Agency Adopts Person-Centered Planning Practices to Promote Organizational Change and Innovative Service Delivery
NEW YORK, Oct. 22 /PRNewswire-USNewswire/ -- Today the JBFCS Alan B. Siskind Symposium, "Person in the Center: Innovation and Change," with Keynote Speaker Beth Mount, Ph.D., will
The event will be held at Scholastic Auditorium, 557 Broadway, New York, NY from 8:30 AM to 11:00 AM. The symposium is sponsored by JBFCS programs The Center for Child Development and Learning, and Hawthorne Cedar Knolls, along with JBFCS-affiliate The Shield Institute.
Bruce A. Grellong, Ph.D., JBFCS Chief Psychologist and Director, The Center for Child Development and Learning, says "This symposium will examine the person-centered planning model, its application in different systems of care, the self-actualizing possibilities it creates for people with disabilities and how organizations can bring about change within and across various systems of care."
Person-centered planning is a process that builds on the capacities of individuals, their families, neighborhoods and support staff. It provides a means for individuals to maximize their contributions to society and realize their dreams of full inclusion. Person-centered development is growing throughout the fields of developmental disabilities, mental health and child welfare organizations. Person-centered work invites deep changes at all levels of organizational practice and requires significant investments in personal development and organizational innovation.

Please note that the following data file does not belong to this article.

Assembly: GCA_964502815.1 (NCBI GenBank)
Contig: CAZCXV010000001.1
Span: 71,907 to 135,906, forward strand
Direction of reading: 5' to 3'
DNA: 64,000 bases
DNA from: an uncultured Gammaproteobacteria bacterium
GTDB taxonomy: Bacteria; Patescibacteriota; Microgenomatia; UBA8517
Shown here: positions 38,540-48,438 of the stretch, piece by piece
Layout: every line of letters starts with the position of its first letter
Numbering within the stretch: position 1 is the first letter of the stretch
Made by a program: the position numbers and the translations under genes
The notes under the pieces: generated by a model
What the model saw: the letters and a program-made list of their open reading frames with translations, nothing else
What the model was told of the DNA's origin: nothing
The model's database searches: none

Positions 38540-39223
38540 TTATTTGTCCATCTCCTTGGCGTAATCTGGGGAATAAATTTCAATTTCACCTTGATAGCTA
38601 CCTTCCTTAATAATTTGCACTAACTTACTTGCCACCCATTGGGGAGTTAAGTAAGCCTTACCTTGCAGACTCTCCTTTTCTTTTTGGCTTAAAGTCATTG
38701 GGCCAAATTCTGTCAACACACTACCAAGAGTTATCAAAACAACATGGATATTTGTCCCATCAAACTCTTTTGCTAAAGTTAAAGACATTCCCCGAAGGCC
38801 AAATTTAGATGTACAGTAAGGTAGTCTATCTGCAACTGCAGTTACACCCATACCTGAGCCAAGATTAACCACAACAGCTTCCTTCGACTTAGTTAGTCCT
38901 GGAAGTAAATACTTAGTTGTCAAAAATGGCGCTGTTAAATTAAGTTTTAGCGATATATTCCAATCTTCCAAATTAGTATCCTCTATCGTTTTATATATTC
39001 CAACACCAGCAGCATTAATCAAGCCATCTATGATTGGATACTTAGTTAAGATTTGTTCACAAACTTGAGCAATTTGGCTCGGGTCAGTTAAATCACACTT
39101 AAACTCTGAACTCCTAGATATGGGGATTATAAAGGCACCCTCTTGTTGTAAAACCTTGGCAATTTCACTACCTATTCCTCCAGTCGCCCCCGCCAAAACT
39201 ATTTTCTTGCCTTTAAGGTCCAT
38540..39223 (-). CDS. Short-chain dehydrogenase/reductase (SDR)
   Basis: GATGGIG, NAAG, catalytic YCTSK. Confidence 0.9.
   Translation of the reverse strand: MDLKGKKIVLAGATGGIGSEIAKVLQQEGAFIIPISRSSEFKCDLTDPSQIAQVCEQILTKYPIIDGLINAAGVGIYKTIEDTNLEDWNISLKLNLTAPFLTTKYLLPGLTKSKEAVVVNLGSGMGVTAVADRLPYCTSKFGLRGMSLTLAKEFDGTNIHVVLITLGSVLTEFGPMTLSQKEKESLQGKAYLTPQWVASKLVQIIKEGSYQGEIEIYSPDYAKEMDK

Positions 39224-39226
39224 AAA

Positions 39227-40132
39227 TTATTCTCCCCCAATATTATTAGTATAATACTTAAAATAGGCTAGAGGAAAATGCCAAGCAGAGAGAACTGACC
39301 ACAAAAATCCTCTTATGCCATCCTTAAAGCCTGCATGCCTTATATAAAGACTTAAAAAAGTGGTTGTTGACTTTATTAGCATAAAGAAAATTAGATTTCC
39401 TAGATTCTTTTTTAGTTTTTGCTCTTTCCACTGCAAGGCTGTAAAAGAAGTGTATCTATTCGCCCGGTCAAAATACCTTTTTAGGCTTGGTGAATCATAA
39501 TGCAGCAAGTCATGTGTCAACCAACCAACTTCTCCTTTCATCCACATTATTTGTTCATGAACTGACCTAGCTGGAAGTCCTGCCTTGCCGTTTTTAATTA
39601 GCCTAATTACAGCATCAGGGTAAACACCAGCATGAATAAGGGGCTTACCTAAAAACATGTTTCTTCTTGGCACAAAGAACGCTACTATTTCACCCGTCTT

A Roadmap for Change
Person-centered planning is changing how people view the futures of individuals with disabilities. This approach is often referred to as a "paradigm shift" away from traditional institutional and managed care models of service delivery toward community supports that empower people to follow a more personal and meaningful path to inclusion.
The person-centered approach relies on partnerships between natural supports and the service system that maximize the person's strengths and preferences and their membership in community life. The person-centered approach creates a team of people who know and care about the individual with a disability, who come together to develop and share a dream for the person's future, and who work together to organize and provide the supports necessary to make that dream a reality.
According to Beth Mount, Ph.D, "Person-centered planning requires a new and different way of thinking. No longer do we rely on the system and say, 'We are sorry, our school and community do not offer that service.' Instead we say, 'This is a reasonable and positive goal for this individual. Let's figure out how we can work together to make this happen.'"
The JBFCS (www.jbfcs.org) offers the most advanced mental health care and social services to help promote well-being, resilience and self-sufficiency for individuals and families. Every year 65,000 New Yorkers from all ethnic, racial, socio-economic and religious backgrounds, across the five boroughs and in Westchester, rely on the JBFCS for help through some 175 programs.
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